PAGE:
The second analysis was to answer whether progress towards insuring all Americans had slowed “significantly”. I went at this backwards by looking at the trend in reducing the number of uninsured Americans, aged 18 to 64. First, I used the CDC’s 2014 and 2015 proportion statistics to forecast the proportion of uninsured Americans, ages 18 to 64, during the first quarter of 2016. From this number, I used the standard error reported for the observed proportion of uninsured Americans, ages 18 to 64, in the first quarter of 2016 to calculate a 95% confidence interval describing the precision of the forecasted 2016 quarter 1 proportion.

Although the forecasted proportion of uninsured Americans, ages 18 to 64, in the first quarter of 2016 was lower than the actual observed proportion of uninsured Americans in that quarter, the 95% confidence intervals overlapped for the forecasted and observed proportions of uninsured Americans in the first quarter of 2016. This showed that there was not a statistically-significant difference between the actual, observed proportion of uninsured Americans, ages 18 to 64, in the first quarter of 2016 and the forecasted proportion of uninsured Americans in the first quarter of 2016. The observed proportion of uninsured Americans, ages 18 to 64, was exactly what would have been expected if the downward trend in the proportion of uninsured Americans observed during 2014 and 2015 had continued without changing.

Next, I conducted two linear regression analyses to obtain the slopes of two trend lines in the decrease in the proportion of uninsured Americans, ages 18 to 64 over the 9 quarters from 2014 to 2016. The two data used in both linear regression analyses were nearly identical; however, one analysis used the forecasted proportion for the first quarter of 2016 and the second analysis used the real, observed proportion from the first quarter of 2016. The linear regression analyses produced a trend line, which described the overall nature of the decrease in uninsured Americans, and the slope of the trend line, which described the rate of decrease in uninsured Americans. 95% confidence intervals were produced that described the precision of the trend line and slope calculations.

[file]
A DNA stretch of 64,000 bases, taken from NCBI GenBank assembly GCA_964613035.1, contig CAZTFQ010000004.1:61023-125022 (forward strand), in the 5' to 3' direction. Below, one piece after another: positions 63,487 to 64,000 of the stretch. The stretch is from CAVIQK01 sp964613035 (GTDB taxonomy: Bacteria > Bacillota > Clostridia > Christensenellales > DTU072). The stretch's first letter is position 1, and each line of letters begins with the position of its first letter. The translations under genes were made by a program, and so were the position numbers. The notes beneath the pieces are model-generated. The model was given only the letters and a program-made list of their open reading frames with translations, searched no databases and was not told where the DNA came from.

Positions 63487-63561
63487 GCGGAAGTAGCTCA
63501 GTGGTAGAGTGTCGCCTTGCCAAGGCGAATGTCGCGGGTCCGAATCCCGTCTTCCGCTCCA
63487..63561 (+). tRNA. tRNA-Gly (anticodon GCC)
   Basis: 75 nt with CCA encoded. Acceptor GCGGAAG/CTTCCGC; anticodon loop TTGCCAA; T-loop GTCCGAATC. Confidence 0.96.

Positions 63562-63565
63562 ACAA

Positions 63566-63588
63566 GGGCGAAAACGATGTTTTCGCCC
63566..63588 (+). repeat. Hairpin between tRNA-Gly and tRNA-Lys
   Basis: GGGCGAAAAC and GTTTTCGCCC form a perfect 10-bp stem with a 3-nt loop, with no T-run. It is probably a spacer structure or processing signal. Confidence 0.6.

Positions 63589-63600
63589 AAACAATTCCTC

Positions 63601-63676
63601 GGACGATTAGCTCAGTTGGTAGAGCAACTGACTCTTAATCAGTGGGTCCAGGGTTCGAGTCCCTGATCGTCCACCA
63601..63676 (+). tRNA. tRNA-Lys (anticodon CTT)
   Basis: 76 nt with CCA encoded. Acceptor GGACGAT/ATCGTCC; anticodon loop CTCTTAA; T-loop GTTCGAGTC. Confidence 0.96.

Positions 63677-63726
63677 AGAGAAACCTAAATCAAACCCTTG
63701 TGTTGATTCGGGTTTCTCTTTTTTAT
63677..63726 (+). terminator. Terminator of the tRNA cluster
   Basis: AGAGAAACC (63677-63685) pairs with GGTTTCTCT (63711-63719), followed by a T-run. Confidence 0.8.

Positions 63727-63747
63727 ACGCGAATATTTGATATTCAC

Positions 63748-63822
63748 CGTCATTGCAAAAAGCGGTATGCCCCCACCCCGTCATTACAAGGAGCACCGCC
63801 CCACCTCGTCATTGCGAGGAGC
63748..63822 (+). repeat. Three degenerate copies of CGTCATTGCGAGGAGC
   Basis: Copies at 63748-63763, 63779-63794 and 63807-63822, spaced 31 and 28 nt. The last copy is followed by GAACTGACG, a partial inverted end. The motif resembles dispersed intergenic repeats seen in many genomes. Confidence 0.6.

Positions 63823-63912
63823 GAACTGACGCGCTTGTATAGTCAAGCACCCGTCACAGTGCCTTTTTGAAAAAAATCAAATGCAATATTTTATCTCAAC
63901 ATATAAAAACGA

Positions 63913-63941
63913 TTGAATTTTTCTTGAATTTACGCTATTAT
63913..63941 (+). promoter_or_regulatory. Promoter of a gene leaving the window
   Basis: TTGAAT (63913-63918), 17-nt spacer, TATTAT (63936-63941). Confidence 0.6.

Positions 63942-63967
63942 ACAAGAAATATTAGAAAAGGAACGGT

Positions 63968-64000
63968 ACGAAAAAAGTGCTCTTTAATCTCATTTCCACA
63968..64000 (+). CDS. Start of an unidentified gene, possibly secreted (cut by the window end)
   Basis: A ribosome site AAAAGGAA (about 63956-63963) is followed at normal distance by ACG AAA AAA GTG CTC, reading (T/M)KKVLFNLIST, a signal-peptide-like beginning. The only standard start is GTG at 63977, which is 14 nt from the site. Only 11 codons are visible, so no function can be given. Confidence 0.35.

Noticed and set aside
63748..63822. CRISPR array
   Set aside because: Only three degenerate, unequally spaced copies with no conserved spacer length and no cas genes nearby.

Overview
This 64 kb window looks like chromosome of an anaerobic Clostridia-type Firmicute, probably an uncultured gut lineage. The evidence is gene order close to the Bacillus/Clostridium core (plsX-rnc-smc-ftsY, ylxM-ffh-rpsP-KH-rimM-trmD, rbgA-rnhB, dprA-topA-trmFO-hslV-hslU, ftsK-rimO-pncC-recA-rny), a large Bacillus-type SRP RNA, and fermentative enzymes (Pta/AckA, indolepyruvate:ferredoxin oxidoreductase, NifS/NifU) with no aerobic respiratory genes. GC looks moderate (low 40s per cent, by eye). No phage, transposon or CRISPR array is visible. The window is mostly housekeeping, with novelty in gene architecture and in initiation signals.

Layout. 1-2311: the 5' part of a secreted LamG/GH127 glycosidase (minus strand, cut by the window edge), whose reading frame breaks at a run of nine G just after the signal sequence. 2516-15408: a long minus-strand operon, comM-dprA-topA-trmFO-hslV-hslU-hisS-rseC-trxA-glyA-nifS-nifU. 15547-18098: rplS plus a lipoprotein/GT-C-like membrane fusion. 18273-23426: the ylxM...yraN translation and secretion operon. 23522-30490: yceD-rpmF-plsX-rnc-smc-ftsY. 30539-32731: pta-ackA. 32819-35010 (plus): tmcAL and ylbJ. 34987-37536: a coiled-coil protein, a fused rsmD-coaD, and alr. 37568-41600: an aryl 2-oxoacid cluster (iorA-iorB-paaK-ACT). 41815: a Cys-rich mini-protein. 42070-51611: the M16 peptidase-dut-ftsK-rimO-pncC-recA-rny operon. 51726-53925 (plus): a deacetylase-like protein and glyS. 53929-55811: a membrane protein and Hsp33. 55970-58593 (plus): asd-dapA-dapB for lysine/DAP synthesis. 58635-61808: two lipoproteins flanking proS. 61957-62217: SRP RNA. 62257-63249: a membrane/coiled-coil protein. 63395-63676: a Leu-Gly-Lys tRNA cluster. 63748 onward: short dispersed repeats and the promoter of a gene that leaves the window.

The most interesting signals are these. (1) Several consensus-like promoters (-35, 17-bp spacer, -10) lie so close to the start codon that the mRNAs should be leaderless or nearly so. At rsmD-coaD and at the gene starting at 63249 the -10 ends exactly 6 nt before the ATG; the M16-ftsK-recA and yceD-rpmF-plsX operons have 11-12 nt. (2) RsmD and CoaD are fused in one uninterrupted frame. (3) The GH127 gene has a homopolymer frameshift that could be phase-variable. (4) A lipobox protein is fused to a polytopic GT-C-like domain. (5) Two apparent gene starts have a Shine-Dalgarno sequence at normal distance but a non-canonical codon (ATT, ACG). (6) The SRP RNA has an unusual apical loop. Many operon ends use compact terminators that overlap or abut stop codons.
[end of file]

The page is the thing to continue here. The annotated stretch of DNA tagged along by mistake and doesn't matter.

The 95% confidence intervals describing the precision of the observed and forecasted trend lines overlapped. Hence, there were no differences between the actual and forecasted trend lines. In addition, the 95% confidence intervals describing the precision of the estimated slopes for the observed and forecasted trend lines also overlapped. There were no differences between the slopes of the actual and forecasted trend lines. Because the two trend lines were identical, both in overall character and rate of decrease, the progress in decreasing the number of uninsured Americans, ages 18 to 64, had not slowed. Consequently, the AP report did not accurately reflect the “nation’s progress in getting more people covered by health insurance”. The decrease in uninsured Americans, ages 18 to 64, had continued at the exactly same rate as before.

My healthy skepticism regarding the AP use of the qualifying words “record” and “significantly” to describe the results was well-placed. If the AP was referring to a comparison between the first quarter of 2014 and 2016, the statement that a record decrease had occurred was true. However, in stating that progress towards insuring all Americans had slowed “significantly”, the AP may have fallen into the trap of Mark Twain’s third type of lie: using statistics inappropriately.[ii]